• regarding yoghurt. I am OMNIVORE so have no vegan leanings, but do eat vegetables and fruits. I have a salicylate sensitivity, cannot touch soy, legumes and lactose…. but make my own yoghurt which is fermented for 24 hours. Essentially that uses up all the milk sugar – lactose so I can consume it. I do not avoid animal fats I do avoid transfats and manufactured fats like canola, soy etc. The fat is bad mantra is being proven wrong wrong wrong each and every day…. carbs as in simple carbs are the real problem and fats are needed for your health. JMHO

  • So what would you advise for people already diabetic to use as sweeteners? Using “natural sweeteners” is definitely not a suitable substitute for them.

    • hi christine! i’m not an expert on diabetes so i can’t really speak to your question. all i know is that the side effects from artificial sweeteners can be pretty severe, and i would avoid them if at all possible. maybe you could ask your doctor and get back to us? :)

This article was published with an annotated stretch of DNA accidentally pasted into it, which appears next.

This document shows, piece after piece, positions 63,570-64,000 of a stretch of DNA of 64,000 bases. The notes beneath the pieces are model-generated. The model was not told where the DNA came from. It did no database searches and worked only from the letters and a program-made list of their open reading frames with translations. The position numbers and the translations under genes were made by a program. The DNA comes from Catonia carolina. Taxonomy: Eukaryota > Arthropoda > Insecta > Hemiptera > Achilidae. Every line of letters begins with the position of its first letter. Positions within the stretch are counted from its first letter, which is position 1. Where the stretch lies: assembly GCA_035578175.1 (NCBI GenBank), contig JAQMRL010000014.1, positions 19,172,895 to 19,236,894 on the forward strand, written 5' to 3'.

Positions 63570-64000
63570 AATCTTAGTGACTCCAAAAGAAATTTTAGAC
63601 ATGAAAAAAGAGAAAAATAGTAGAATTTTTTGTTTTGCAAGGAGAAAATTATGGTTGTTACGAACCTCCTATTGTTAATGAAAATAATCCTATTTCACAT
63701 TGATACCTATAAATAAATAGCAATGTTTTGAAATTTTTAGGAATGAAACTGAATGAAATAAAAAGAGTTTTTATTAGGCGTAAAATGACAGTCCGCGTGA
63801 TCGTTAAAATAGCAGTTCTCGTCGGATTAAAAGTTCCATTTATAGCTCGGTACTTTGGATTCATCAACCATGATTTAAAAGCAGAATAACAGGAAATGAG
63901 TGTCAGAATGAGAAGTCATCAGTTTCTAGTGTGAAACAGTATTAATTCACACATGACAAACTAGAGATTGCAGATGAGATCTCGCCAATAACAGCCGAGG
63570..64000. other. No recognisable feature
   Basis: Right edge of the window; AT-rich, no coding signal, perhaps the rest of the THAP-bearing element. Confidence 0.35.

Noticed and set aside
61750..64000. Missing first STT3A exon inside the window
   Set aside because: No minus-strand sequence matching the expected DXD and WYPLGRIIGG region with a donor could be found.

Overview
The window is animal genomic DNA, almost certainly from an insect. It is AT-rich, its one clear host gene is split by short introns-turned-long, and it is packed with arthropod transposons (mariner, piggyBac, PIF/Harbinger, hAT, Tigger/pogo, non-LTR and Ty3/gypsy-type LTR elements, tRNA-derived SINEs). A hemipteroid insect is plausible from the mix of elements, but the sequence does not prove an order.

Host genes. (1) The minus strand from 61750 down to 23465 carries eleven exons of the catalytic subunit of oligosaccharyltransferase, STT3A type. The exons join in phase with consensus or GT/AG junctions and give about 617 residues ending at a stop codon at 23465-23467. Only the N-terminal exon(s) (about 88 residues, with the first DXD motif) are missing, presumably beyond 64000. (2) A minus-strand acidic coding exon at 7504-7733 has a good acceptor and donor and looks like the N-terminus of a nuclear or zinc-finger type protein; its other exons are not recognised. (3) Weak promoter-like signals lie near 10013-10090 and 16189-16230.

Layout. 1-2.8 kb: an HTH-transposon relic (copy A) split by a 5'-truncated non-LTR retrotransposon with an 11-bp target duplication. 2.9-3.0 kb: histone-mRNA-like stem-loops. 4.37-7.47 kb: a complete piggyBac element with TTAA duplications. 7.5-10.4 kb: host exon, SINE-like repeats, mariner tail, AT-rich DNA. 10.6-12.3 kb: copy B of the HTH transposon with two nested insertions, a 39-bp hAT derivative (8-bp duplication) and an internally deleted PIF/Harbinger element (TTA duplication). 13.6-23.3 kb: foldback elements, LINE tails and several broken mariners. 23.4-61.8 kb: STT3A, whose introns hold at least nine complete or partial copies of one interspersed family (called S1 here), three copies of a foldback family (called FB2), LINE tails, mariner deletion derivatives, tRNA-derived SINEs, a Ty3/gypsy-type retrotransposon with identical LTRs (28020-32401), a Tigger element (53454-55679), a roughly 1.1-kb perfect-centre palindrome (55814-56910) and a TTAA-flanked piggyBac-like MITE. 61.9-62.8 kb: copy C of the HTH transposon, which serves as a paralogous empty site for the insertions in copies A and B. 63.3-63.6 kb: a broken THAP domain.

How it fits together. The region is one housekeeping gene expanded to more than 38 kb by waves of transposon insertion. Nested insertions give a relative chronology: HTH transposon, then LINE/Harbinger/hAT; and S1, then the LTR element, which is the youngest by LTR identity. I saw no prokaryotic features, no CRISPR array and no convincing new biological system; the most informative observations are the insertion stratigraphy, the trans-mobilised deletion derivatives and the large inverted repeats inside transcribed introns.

• Can you please clarify something for me? By stevia, do you mean the type you buy from the store in little packets, or do you mean just original plain ground green leaf stevia that was homegrown? (such as described in the link below): http://snapshotsofgodsgrace.wordpress.com/2012/01/25/healthy-living-green-leaf-stevia/
    I would really appreciate a response, I am trying to learning to eat healthier and live a wise life! :) Thanks so much! ~Alison

    • hey alison! i’m no expert and am not really positive about the difference between the two. in this post however, i guess i was referring to the stevia in packets? :)